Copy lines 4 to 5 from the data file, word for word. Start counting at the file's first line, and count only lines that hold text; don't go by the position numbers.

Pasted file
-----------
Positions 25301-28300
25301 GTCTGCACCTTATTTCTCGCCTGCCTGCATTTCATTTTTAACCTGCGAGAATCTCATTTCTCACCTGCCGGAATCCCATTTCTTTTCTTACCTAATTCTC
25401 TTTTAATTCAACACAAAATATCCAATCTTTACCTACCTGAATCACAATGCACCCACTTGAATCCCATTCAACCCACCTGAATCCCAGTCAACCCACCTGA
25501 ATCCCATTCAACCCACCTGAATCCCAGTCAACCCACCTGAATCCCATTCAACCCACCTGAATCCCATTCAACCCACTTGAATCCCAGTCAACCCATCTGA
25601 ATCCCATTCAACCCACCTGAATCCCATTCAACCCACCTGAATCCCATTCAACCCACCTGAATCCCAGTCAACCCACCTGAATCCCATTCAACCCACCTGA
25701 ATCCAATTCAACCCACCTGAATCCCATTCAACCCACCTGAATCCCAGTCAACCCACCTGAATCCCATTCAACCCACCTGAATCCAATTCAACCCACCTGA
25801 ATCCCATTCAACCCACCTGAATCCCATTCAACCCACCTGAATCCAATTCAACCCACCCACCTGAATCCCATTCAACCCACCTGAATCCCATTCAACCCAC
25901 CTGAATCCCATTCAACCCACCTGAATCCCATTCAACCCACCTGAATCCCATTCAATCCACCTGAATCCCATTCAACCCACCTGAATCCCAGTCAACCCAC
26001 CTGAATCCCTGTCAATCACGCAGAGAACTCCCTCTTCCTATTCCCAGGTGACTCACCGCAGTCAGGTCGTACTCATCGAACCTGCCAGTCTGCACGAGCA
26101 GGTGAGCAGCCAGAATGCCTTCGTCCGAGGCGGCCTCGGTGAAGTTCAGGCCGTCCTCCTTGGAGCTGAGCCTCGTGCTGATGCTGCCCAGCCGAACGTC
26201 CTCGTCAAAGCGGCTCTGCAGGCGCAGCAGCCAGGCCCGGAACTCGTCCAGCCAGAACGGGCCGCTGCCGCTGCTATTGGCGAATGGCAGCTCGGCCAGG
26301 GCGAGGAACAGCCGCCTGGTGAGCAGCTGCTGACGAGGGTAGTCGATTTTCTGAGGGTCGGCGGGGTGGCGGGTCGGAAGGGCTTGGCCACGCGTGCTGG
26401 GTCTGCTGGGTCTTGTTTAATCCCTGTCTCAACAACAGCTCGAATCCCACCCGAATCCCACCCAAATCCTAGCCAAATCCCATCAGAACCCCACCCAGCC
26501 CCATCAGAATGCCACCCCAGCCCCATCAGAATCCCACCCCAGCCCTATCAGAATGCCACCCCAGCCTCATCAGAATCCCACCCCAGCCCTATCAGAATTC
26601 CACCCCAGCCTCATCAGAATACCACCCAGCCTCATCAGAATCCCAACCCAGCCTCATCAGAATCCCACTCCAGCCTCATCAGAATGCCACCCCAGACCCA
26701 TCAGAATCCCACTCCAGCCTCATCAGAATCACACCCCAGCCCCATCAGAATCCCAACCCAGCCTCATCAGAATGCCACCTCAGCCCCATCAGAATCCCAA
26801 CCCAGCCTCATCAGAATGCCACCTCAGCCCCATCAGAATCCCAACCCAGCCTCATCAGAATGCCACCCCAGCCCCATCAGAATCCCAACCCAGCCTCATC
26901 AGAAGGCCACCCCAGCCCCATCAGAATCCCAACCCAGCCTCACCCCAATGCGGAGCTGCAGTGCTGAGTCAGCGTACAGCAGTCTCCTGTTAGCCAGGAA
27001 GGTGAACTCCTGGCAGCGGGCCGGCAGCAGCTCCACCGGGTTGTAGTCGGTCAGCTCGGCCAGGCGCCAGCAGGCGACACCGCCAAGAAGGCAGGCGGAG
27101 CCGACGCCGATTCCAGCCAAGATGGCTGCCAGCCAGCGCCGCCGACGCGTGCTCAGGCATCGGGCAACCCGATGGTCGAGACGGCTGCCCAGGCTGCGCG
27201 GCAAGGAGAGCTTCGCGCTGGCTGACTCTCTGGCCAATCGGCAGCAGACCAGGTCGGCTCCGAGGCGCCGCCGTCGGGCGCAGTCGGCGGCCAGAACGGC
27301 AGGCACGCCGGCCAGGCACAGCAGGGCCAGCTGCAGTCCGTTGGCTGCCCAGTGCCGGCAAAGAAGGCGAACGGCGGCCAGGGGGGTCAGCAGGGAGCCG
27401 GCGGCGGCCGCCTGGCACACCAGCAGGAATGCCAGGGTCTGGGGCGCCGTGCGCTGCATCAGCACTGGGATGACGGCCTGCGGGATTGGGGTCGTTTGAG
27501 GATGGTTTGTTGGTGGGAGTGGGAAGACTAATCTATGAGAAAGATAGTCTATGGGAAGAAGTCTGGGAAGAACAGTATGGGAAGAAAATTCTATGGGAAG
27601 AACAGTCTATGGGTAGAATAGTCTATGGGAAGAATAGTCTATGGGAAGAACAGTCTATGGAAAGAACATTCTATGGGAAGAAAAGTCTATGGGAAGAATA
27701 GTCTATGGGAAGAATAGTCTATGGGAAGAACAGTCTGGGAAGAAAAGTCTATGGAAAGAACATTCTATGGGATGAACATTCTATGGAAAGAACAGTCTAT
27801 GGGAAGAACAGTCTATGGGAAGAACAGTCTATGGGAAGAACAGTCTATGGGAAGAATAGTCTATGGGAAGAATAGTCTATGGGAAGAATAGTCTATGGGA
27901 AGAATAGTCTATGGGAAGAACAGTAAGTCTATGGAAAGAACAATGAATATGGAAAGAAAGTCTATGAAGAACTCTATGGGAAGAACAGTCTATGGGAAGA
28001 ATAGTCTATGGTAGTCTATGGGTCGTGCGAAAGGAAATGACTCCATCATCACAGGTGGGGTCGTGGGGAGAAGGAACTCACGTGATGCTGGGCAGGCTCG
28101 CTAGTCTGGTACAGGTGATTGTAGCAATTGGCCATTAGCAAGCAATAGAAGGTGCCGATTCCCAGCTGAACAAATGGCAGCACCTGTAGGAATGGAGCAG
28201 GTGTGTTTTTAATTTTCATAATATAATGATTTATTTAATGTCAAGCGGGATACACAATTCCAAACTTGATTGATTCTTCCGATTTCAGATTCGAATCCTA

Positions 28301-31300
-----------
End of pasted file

25501 ATCCCATTCAACCCACCTGAATCCCAGTCAACCCACCTGAATCCCATTCAACCCACCTGAATCCCATTCAACCCACTTGAATCCCAGTCAACCCATCTGA
25601 ATCCCATTCAACCCACCTGAATCCCATTCAACCCACCTGAATCCCATTCAACCCACCTGAATCCCAGTCAACCCACCTGAATCCCATTCAACCCACCTGA